Explaining how brain stimulation can evoke memories

Joshua Jacobs, Bradley Lega, Christopher Anderson

Research output: Contribution to journalArticle

21 Citations (Scopus)

Abstract

An unexplained phenomenon in neuroscience is the discovery that electrical stimulation in temporal neo cortex can cause neurosurgical patients to spontaneously experience memory retrieval. Here we provide the first detailed examination of the neural basis of stimulation-induced memory retrieval by probing brain activity in a patient who reliably recalled memories of his high school (HS) after stimulation at a site in his left temporal lobe. After stimulation, this patient performed a customized memory task in which he was prompted to retrieve information from HS and non-HS topics. At the one site where stimulation evoked HS memories, remembering HS information caused a distinctive pattern of neural activity compared with retrieving non-HS information. Together, these findings suggest that the patient had a cluster of neurons in his temporal lobe that help represent the "high school-ness" of the current cognitive state. We believe that stimulation here evoked HS memories because it altered local neural activity in a way that partially mimicked the normal brain state for HS memories. More broadly, our findings suggest that brain stimulation can evoke memories by recreating neural patterns from normal cognition.

Original languageEnglish (US)
Pages (from-to)553-563
Number of pages11
JournalJournal of Cognitive Neuroscience
Volume24
Issue number3
DOIs
StatePublished - Mar 2012

Fingerprint

brain
Brain
school
Temporal Lobe
Brain Stimulation
High School
Stimulation
Neurosciences
neurosciences
Cognition
Electric Stimulation
cognition
Neurons
examination
cause
experience
Memory Retrieval

ASJC Scopus subject areas

  • Cognitive Neuroscience
  • Language and Linguistics
  • Linguistics and Language

Cite this

Explaining how brain stimulation can evoke memories. / Jacobs, Joshua; Lega, Bradley; Anderson, Christopher.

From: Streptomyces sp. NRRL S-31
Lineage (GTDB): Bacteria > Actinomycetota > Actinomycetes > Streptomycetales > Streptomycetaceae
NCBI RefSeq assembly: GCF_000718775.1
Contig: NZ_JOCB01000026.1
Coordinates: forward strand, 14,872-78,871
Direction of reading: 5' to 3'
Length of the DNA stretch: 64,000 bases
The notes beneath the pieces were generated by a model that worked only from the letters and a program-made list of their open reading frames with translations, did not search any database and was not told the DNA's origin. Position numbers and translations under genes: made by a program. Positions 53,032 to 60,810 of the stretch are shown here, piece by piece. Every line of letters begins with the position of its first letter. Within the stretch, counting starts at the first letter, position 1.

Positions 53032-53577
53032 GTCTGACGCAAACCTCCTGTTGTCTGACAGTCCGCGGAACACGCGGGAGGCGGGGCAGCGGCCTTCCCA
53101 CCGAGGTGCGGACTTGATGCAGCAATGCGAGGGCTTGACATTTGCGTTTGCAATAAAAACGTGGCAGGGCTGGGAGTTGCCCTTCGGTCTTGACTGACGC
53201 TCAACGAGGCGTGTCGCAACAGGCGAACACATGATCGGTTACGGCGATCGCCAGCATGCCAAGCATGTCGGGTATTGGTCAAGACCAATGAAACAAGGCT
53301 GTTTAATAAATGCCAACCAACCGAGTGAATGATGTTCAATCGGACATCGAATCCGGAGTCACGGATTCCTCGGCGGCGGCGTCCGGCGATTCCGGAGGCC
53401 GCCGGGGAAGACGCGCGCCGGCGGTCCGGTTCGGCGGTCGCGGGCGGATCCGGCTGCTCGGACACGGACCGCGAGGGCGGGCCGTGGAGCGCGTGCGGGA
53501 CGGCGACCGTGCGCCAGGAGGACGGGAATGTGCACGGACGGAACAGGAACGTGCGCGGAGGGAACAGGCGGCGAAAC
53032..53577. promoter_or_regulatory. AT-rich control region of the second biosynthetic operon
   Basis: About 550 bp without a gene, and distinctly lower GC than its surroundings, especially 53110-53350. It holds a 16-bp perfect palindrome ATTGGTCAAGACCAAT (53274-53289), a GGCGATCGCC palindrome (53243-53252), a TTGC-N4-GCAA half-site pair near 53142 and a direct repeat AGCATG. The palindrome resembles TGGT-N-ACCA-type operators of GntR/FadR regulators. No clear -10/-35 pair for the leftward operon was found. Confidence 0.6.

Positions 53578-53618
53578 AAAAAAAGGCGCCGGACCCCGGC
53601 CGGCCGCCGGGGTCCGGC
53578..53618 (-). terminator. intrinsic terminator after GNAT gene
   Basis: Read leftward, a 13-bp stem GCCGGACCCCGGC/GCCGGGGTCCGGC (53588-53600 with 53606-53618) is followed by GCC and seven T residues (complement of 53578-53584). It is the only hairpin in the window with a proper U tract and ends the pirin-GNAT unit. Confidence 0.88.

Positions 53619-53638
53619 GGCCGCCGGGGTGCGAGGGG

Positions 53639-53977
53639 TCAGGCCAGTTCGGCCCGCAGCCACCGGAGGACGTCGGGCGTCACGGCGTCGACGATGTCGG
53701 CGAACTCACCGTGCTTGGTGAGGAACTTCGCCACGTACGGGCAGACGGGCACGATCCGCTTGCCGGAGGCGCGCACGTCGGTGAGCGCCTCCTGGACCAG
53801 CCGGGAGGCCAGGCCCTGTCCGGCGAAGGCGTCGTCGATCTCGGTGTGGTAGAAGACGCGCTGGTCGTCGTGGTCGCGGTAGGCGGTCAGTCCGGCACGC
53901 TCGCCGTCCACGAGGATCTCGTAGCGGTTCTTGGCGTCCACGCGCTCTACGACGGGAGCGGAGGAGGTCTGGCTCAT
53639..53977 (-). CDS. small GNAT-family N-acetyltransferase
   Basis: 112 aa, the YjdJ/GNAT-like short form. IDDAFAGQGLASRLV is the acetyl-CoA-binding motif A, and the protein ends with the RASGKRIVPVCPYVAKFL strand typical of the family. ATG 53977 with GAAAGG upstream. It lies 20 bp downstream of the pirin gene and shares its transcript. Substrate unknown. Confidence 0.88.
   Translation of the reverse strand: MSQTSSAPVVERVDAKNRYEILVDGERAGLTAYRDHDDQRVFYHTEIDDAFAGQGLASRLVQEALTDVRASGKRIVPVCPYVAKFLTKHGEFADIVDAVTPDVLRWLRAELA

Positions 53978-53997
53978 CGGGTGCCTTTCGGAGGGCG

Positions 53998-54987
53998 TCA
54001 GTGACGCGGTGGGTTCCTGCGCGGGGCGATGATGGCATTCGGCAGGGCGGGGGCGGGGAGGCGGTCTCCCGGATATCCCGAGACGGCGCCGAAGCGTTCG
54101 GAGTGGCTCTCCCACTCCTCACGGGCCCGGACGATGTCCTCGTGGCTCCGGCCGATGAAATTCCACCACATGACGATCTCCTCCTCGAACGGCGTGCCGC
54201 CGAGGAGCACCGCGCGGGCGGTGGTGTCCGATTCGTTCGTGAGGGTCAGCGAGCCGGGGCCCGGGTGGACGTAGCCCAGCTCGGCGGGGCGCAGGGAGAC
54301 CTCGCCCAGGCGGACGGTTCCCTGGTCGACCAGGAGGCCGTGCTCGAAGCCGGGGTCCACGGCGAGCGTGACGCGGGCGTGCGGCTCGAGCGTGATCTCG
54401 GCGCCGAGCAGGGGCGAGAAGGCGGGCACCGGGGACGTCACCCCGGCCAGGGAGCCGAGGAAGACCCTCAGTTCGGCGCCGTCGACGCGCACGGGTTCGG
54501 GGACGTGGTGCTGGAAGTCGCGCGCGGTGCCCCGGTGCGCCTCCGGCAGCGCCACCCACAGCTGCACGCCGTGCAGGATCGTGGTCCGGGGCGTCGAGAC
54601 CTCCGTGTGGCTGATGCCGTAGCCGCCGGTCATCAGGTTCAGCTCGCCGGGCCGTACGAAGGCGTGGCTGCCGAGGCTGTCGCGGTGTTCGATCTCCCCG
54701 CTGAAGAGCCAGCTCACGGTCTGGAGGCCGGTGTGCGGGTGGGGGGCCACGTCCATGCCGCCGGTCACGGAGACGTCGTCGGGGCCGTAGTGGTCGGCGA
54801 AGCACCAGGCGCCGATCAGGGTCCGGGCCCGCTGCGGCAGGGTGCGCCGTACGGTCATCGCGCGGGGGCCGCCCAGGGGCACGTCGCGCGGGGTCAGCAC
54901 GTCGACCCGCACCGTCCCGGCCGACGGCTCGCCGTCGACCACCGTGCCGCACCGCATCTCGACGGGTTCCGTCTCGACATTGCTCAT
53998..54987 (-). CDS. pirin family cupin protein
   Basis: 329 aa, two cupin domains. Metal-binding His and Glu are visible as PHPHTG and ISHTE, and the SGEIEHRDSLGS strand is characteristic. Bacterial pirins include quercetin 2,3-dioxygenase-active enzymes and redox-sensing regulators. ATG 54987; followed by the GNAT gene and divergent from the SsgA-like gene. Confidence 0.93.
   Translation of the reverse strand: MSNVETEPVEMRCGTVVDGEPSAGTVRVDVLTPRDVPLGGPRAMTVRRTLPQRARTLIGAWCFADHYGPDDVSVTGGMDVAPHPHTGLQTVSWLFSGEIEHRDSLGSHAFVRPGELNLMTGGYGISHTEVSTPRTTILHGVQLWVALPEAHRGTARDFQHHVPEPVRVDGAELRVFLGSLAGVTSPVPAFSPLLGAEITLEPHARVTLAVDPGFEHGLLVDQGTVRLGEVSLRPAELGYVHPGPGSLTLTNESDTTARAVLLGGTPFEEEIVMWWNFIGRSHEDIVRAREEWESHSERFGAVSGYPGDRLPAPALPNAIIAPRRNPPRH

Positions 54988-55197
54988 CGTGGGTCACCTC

In: Journal of Cognitive Neuroscience, Vol. 24, No. 3, 03.2012, p. 553-563.

Research output: Contribution to journalArticle

Jacobs, Joshua ; Lega, Bradley ; Anderson, Christopher. / Explaining how brain stimulation can evoke memories. In: Journal of Cognitive Neuroscience. 2012 ; Vol. 24, No. 3. pp. 553-563.
@article{5d835c36d3834147bea25c8829c28556,
title = "Explaining how brain stimulation can evoke memories",
abstract = "An unexplained phenomenon in neuroscience is the discovery that electrical stimulation in temporal neo cortex can cause neurosurgical patients to spontaneously experience memory retrieval. Here we provide the first detailed examination of the neural basis of stimulation-induced memory retrieval by probing brain activity in a patient who reliably recalled memories of his high school (HS) after stimulation at a site in his left temporal lobe. After stimulation, this patient performed a customized memory task in which he was prompted to retrieve information from HS and non-HS topics. At the one site where stimulation evoked HS memories, remembering HS information caused a distinctive pattern of neural activity compared with retrieving non-HS information. Together, these findings suggest that the patient had a cluster of neurons in his temporal lobe that help represent the {"}high school-ness{"} of the current cognitive state. We believe that stimulation here evoked HS memories because it altered local neural activity in a way that partially mimicked the normal brain state for HS memories. More broadly, our findings suggest that brain stimulation can evoke memories by recreating neural patterns from normal cognition.",